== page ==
The 5 Most Fascinating Drone Companies

Apr 16, 2014 at 8:26 AM ET

The future will be dominated by drones.

There will be drones that deliver your pharmacy prescriptions, drones to bring you pizza, drones for cinematographers, drones to survey wind turbines and drones to monitor the ocean. In Africa, wildlife conservationists will use drones to search for rhino poachers; in Alaska, oil companies will use them to find new drilling locations. 

But not all drones are created equal. Here are the five drone companies you should know about and a look at their flagship drones.

1. Titan Aerospace: the Solara 50

This week, Google purchased Titan Aerospace, a company that’s working on building high-altitude, lightweight Wi-Fi drones. The idea is to bring the Internet to far-flung places around the world using aerial vehicles—a cheaper alternative to building out an on-the-ground telecommunications infrastructure (they’ve already been experimenting with helium balloons to do the same). 

And the Titan Solara 50—Titan’s futuristic fixed-wing drone that Google will use to achieve this lofty goal—is not your typical model aircraft. First off, the drone’s wingspan is larger than a Boeing 767’s. It’s also powered by the sun, and it can fly nearly 12 miles above ground. Its main competitor, Ascenta, was recently scooped up by Facebook. 

2. AeroVironment: the Hummingbird Nano

Unlike Titan and Ascenta, which have designed massive drones, some manufacturers have taken their innovation in the opposite direction—pocket-size drones.

AeroVironment, for instance, has developed the Nano Hummingbird, a small hummingbird-shaped drone intended for urban surveillance. It was developed in partnership with DARPA, the research and development division the U.S. Department of Defense, and displays some impressive stats. It can hover silently for over eight minutes and weighs less than a AA battery. It can also fly through windows and relay a live video feed to a receptor miles away. Time magazine recently named the Hummingbird a “best invention”.

“The Hummingbird’s development is in keeping with a long DARPA tradition of innovation and technical advances for national defense that support the agency’s singular mission—to prevent and create strategic surprise,” said Jay Schnitzer, a DARPA director, in a statement. 

3. Prox Dynamics: the Black Hornet Nano

Another government-funded drone company developing surveillance drones is Prox Dynamics, a Norway-based firm known for the Black Hornet Nano, a silent, palm-size drone—even smaller than the Hummingbird Nano.

The Black Hornet is just over 4 inches long with a 4-inch rotor span, and costs about $195,000. It’s powered by a small battery, which enables the drone to fly for about 25 minutes. “We used it to look for insurgent firing points and check out exposed areas of the ground before crossing, which is a real asset,” Sgt. Christopher Petherbridge, a soldier in the Brigade Reconnaissance Force in Afghanistan, told UAS Vision. “It is very easy to operate and offers amazing capability to the guys on the ground.”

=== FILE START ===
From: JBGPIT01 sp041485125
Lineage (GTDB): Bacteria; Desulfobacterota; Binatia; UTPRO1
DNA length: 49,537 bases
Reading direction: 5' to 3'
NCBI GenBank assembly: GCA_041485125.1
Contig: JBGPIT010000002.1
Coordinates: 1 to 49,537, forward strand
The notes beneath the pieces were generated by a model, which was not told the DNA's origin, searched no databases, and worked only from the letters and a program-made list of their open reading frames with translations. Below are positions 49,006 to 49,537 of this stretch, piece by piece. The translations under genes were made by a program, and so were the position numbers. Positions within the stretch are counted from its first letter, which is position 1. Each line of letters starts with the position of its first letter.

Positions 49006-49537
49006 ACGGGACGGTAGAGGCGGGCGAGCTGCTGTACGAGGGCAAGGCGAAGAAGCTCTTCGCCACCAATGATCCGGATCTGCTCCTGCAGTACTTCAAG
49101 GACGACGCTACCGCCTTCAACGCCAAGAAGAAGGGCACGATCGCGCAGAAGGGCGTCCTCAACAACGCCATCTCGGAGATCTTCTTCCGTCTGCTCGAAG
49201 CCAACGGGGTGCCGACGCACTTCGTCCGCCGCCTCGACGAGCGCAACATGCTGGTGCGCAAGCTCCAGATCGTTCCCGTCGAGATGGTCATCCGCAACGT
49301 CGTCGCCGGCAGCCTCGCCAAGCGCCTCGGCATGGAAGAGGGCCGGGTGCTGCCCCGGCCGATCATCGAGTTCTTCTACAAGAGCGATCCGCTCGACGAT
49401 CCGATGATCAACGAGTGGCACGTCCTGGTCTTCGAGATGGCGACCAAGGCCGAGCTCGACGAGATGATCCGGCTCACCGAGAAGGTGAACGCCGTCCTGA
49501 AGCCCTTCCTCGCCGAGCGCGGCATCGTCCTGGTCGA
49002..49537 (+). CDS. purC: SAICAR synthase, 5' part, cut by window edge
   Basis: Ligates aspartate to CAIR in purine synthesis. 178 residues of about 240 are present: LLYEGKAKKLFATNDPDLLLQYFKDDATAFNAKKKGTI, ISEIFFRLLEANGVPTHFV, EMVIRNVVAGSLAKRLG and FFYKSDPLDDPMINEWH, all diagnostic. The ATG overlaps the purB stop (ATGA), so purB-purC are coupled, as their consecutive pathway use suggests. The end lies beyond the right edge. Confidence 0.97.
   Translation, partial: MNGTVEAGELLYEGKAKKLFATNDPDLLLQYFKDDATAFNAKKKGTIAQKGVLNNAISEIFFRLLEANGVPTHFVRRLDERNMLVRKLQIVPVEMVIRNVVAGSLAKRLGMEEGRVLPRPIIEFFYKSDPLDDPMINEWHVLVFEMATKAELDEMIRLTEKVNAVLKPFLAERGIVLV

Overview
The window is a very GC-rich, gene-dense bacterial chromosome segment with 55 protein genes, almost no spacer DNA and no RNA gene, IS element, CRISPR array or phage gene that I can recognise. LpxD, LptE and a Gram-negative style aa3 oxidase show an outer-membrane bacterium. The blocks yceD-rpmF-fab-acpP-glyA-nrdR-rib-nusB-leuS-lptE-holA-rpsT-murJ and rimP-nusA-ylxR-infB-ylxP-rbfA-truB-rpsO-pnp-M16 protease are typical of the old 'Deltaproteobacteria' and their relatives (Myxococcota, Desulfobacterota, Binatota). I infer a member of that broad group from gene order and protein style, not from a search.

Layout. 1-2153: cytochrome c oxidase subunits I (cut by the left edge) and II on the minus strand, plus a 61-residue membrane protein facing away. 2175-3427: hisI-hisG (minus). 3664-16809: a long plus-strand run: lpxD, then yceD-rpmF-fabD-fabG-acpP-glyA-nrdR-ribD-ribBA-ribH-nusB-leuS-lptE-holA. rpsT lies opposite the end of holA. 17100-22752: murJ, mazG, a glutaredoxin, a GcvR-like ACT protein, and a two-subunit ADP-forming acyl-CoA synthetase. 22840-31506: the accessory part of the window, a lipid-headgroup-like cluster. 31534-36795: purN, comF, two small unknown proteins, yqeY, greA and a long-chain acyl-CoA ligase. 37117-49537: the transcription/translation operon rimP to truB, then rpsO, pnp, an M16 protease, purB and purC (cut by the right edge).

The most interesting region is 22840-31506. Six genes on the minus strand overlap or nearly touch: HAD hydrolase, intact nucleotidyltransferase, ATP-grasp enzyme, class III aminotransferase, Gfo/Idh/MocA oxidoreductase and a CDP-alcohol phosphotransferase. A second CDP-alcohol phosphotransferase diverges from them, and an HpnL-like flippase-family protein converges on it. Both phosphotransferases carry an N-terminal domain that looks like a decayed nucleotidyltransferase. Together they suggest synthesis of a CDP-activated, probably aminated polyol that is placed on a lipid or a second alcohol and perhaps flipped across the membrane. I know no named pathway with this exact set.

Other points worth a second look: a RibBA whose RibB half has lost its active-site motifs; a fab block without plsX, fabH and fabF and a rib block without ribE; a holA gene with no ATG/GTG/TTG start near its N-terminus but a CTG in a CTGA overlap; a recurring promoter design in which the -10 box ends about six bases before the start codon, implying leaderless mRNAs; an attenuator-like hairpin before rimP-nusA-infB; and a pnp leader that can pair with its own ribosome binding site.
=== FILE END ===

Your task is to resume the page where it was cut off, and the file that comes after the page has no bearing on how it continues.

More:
In October 2013, the company was awarded a multimillion-dollar contract by the U.S. Army to supply soldiers with the pocket-size device.

4. senseFly: the eBee

Not all drones are used for surveillance or military purposes. This Swiss drone company is developing a new concept drone to perform some of the highest-quality aerial imaging the world has ever seen. According to the company, the eBee has a flight time of up to 50 minutes, “allowing it to cover areas of up to 10 square kilometers in a single flight.” With its super-high-res 16-megapixel camera, the drone can shoot aerial imagery with a precision of 5 centimeters.

The eBee is useful for surveying large swaths of land, but there’s also a potential humanitarian purpose. Earlier this week, senseFly’s UAVs were selected by the Geneva International Center for Humanitarian Demining to possibly help find active land mines in conflict zones. 

5. Bluefin Robotics: the Bluefin 21

There’s also companies developing drones that aren’t for the skies at all. Recently, an autonomous drone was sent underwater to begin its search for missing Malaysian jet. The drone was built by Bluefin Robotics, a tech firm known for its seaworthy products. Called Bluefin 21, it’s an “air-shippable, deep-water AUV.” The underwater drone is the top of its class—it can travel down to depths of 4,500 meters and can last about 25 hours before refueling. The drone itself is just over 16 feet long, and weighs about 1,650 pounds.

The drone uses sonar to scan the ocean floor, and turns that data into imagery. When the drone resurfaces, researchers analyze the images. Still, it’s a painstaking search process.

“Down there, it’ll run what’s called a lawnmower pattern. It’s just like mowing the lawn at your house,” David Kelly, the company’s CEO, recently told ABC. 

As a bonus, check out the (somewhat) affordable Deep Trekker drone, an underwater UAV that can be deployed to explore shipwrecks, fish, Malaysian airliners and even sunken treasure.